There are lots of steps required for conservatives to regain the political upper hand, but here’s the first: Exempt defense from sequestration. At CFIF, I explain that it’s both good policy and good politics. On policy, while making clear that defense should not be exempt from savings, but just from this huge, meat-cleaver chopping action, I note:
[A]utomatic cuts from domestic spending, which have risen 8 percent, make more sense than automatic cuts from defense, which already will have fallen by 15 percent (and by much more compared to the Surge years).
Worse, our defense forces even before that had borne the brunt of massive reductions since the Cold War. The number of Navy ships has been halved, from 571 to 282. Active duty military personnel have dropped from more than two million in 1990 to less than 1.5 million today, even as we face worldwide terrorist threats much worse than two decades ago. The Air Force in particular, despite its crucial ability for rapid force projection, has cut its manpower by an astonishing 40 percent.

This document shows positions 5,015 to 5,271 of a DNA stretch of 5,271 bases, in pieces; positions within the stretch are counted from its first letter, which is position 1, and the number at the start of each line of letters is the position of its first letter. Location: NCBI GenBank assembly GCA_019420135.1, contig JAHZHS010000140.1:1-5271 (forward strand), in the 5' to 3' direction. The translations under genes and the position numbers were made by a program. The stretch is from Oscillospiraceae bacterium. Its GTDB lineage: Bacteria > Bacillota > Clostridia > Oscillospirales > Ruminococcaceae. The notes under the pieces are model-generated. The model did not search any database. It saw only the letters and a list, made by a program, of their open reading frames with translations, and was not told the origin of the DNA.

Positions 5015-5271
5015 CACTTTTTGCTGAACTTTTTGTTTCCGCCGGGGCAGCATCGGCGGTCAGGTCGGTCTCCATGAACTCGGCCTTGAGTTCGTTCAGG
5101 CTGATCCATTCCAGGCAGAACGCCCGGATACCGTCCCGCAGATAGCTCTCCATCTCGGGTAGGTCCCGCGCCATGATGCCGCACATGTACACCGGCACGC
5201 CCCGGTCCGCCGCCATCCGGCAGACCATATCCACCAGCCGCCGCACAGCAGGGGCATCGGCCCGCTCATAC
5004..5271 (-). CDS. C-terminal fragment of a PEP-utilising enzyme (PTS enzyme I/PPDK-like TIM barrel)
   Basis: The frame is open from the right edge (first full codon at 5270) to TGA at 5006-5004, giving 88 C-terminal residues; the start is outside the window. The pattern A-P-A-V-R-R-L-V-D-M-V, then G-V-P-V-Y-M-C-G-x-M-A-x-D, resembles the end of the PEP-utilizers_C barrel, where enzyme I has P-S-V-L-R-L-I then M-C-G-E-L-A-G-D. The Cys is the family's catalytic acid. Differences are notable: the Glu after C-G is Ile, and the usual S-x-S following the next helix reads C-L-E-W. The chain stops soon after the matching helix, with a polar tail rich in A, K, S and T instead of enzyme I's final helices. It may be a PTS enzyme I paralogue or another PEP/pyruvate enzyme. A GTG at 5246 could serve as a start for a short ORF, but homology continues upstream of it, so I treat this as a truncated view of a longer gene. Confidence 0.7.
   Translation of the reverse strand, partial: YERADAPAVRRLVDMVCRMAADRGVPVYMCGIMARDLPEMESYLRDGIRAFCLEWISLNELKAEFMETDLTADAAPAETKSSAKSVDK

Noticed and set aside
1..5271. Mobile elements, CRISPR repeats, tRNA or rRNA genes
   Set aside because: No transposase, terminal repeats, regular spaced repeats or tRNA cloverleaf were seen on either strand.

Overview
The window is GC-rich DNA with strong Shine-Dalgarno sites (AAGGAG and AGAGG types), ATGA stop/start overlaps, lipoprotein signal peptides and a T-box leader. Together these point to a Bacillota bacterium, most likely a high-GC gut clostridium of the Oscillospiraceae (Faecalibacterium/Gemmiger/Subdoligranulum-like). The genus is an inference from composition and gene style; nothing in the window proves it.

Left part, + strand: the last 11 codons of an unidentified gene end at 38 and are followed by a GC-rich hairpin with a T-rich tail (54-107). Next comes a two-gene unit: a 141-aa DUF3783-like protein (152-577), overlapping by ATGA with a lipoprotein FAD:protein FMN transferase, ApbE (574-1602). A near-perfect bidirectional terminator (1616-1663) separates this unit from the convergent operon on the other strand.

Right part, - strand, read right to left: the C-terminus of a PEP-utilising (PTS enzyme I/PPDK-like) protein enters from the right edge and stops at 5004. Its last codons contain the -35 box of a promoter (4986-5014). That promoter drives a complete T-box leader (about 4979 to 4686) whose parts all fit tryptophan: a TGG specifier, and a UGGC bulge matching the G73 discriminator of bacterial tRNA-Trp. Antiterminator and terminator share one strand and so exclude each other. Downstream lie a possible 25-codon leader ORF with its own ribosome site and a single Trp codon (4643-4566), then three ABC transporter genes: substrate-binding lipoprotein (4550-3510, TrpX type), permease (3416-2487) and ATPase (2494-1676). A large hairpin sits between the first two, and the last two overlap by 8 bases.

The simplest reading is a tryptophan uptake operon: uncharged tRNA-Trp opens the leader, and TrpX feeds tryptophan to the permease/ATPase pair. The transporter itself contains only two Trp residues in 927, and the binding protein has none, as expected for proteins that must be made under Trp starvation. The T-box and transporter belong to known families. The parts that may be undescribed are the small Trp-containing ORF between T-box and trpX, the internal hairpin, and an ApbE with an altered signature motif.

On politics, I explain:
The administration can’t argue otherwise. Outgoing Defense Secretary Leon Panetta is on record numerous times saying cuts of sequestration’s magnitude would be an absolute “disaster” for our national security.
The House’s public argument to Obama would be: “Look, we disagree on domestic spending, but your administration agrees with us against defense sequestration, so let’s get that problem off the table.” What could be more reasonable than that, to avoid part of the brinksmanship that the public so despises? If Obama refuses, he automatically looks like the obstinately irrational one – especially for an area of spending the public tends to favor, and especially if individual congressmen and media also highlight how many defense-related civilian jobs will be lost, location by location, if defense suffers sequestration.
The explanation is more extensive than just those two passages. Please read the whole thing. Other tactics, and a bigger picture view, coming soon….
Notice to Readers: The American Spectator and Spectator World are marks used by independent publishing companies that are not affiliated in any way. If you are looking for The Spectator World please click on the following link: https://thespectator.com/world.